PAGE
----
POTUS Claims To Have Had An Influence On Zero Fatal Accidents In The Airline Industry
Opinion Editorial – While commercial air travel has had an excellent safety record in the U.S. for almost a decade, President Trump tagged the airlines impeccable safety record on his own long list of presidential accomplishments this week. It seems safe to assume that, without his being involved, thousands of unsuspecting travelers would have met their maker in fiery crashes aboard commercially operated airliners.
The minor fact that there has not been a single fatal passenger airline crash in the U.S. since 2009, according to the National Transportation Safety Board was apparently overlooked as an inconvenient alternative fact. The last deadly commuter plane crash took place in Hawaii in 2013.
The president did not detail exactly which steps he took to improve airline safety. His highest-profile initiative — privatizing air-traffic control — stalled in Congress. Nevertheless the tweet triggered no less than 45.000 comments, not quite surprisingly more than 15.000 followers retweeted the tidbit as fact, with more than 78.000 liking the tweet.
Nobody in General or Business Aviation has any obligation or real need to smooch up to the airline industry, however, for the love of facts, the safety record improvements ought to be attributed to the sweat, tears and hard work of millions of oftentimes underpaid and ill-treated mechanics, pilots and front line employees, who keep this extremely profitable industry – which invests little to nothing into its own workforce – on track and thereby many body-bags empty. We in business and general aviation don’t fare so well in terms of accidents and fatalities, however numbers are declining, due to our own doing, not that of government agencies toughness or bureaucrats knee-jerk reaction or regulatory thinking.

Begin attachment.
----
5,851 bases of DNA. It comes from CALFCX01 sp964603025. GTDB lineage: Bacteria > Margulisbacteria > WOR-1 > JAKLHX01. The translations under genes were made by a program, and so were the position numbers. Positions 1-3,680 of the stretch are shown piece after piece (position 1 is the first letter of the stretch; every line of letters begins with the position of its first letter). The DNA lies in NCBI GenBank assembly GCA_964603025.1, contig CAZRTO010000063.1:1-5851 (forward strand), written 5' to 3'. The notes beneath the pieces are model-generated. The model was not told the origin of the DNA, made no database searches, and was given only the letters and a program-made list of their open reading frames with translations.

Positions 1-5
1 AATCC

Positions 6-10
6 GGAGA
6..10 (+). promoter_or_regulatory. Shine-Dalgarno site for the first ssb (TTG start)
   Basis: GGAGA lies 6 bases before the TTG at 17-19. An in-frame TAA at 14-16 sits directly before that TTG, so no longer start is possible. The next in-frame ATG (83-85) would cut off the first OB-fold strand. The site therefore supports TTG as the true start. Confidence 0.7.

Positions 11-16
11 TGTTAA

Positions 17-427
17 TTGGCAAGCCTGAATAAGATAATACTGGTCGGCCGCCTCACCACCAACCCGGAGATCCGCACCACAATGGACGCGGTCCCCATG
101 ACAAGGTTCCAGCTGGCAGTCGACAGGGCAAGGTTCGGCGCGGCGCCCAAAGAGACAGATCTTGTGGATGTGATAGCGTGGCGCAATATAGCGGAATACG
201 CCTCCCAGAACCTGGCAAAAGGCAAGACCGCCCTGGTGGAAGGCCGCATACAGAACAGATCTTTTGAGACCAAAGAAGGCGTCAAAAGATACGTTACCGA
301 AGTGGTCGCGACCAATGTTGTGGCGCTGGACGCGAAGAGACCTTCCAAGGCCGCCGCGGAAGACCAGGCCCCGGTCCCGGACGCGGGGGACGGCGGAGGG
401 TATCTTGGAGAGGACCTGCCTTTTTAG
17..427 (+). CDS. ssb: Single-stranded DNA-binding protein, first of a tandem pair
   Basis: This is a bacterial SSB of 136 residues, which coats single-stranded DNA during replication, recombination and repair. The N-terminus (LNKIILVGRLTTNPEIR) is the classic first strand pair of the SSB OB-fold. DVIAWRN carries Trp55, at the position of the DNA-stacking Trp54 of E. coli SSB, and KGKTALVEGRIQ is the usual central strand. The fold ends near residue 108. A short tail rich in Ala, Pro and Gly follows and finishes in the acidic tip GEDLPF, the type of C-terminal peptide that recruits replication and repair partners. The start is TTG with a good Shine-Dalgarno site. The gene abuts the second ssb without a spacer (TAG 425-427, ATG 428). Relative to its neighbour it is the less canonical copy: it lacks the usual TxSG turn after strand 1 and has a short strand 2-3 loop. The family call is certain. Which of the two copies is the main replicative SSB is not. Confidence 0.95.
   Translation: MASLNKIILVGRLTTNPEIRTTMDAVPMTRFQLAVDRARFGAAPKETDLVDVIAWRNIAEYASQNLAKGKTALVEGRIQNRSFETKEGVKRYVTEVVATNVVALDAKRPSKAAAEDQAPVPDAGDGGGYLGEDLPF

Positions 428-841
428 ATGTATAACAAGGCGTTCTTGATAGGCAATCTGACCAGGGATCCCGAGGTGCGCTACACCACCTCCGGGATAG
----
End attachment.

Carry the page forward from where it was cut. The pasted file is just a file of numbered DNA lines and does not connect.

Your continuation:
Meanwhile, FAA Adminstrator Huerta is scheduled to depart the FAA by the end of this week, with no replacement in view. Trumps surprise about Huerta’s lack of pilot credentials and subsequent wish to have the FAA led by “a really good pilot” is yet to come true. Business & General Aviation fortunately has quite many of these… so there may be some hope.
Jason Baker works as a marketing & advertising consultant, translator and freelance writer with a focus on the aviation-, automotive- and heavy trucking industry. He holds a commercial pilot certificate (SEL/SES/MEL), instrument rating as well as advanced & instrument ground instructor certificates. Jason has owned and operated Seaplaneforum.com for 8 years and is the owner & publisher of Seaplanemagazine.com. For more information about services offered, visit Baker Aviation Consulting & Services via: jasonjamesbaker.com